It's just a cosmetic change, they're exactly the same sums but

they are presented slightly different.

All I've done is because I've got a n- 1 In the other series, and

I've got the range from one to to 64, if instead of n minus one I have n,

then I'm starting at zero and ending at 63.

So the idea here is that when we add up sequences incrementally,

we are creating a new sequence, the sequence of partial sums.

But because this sequence is specifically generated by adding

a consecutive number of terms of the sequence, we call it a series.

So that's what a series is.

It's the sum of the consecutive terms of a sequence.

And in some cases, we have shortcuts to find this sum.

At the start of this topic, we talked about a job offer with two payment plans.

We wrote the sequences for those and we did the sums in our spreadsheet.

Option one was we had 100 pounds in the first day and

then 50 pounds extra than the day before any new day.

An option two was a pound to start with, and then the pay was doubled every day.

So we saw option one is an arithmetic progression of common difference 50,

and first time a 100, and option two is a geometric

progression with first term one and common ratio two.

Now in terms of the arithmetic progression,

the sum of payments in terms of the arithmetic progression,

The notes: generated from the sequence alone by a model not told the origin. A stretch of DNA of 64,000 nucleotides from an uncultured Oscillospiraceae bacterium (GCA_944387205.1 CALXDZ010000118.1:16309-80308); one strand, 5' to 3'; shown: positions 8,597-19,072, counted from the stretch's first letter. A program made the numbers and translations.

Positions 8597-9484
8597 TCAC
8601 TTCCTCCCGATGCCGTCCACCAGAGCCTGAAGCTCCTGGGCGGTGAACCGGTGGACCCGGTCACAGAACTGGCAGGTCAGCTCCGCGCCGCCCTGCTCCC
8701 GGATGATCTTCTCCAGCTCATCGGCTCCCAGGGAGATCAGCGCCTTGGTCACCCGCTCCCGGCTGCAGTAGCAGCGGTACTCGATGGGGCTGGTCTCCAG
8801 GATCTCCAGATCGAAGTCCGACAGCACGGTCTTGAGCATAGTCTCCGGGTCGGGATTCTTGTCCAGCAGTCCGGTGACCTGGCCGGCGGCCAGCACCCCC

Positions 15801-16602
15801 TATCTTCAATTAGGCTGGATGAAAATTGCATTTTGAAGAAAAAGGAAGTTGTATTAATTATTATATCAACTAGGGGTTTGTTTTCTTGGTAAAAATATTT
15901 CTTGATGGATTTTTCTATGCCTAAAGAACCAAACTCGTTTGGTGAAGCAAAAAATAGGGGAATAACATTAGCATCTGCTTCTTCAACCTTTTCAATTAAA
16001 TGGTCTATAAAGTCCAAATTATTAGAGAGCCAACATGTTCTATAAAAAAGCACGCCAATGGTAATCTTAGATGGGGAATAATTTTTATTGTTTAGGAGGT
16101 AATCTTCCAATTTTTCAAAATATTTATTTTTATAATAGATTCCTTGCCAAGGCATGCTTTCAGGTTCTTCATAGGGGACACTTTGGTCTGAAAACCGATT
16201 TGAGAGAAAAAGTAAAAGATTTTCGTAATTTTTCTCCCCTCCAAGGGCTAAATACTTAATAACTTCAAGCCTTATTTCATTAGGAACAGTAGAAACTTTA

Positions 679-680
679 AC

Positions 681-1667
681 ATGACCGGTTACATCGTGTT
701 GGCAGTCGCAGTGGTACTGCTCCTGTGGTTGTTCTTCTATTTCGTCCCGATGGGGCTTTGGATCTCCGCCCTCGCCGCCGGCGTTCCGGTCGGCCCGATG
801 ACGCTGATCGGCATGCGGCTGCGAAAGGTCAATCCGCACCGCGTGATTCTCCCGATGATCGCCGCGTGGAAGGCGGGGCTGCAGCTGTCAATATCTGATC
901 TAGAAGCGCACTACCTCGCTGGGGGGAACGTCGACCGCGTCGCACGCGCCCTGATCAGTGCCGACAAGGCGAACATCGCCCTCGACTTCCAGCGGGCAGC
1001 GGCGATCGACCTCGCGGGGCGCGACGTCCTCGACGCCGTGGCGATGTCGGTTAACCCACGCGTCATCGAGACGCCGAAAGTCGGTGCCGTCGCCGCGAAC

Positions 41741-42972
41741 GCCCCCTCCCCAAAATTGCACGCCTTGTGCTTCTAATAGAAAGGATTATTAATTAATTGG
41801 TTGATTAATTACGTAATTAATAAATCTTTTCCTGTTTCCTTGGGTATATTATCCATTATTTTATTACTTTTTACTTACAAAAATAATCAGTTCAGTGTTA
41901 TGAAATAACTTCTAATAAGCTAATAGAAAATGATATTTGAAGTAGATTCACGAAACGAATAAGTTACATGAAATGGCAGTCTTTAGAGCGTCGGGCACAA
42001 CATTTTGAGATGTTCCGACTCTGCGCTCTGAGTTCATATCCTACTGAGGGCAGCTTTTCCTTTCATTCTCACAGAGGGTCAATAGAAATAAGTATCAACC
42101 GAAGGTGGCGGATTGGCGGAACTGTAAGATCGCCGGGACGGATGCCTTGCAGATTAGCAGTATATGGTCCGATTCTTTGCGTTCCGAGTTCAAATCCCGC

the general term is AN is 50 times n plus 1,

you can work it out from the formula we worked.

And the sum up today n, is the sum from k equals 1 to n,

of 50 times and plus 1, which is the expanded form 100

plus 150 plus 200 plus all the way to 50 times n plus 1.

For the geometric progression on payment plan two,

the general term is bn equals 2 to the power of n minus 1.

Or just 2 to the n divide by 2.

So the sum up today n is the sum

from k equals 1 to n of two

to the power of n minus 1.

So, when we looked at the spreadsheet,

which I actually show you, we had results for the sums.

So we can actually write that the sum on the thirteenth day,

which I calculated and highlighted last time.

The sum of k from 1 to 13 of ak from our

spreadsheet was 5,000 and 200,

and the sum for the second payment plan,

from 1 to 13 was 8,191.

So we can say the sum,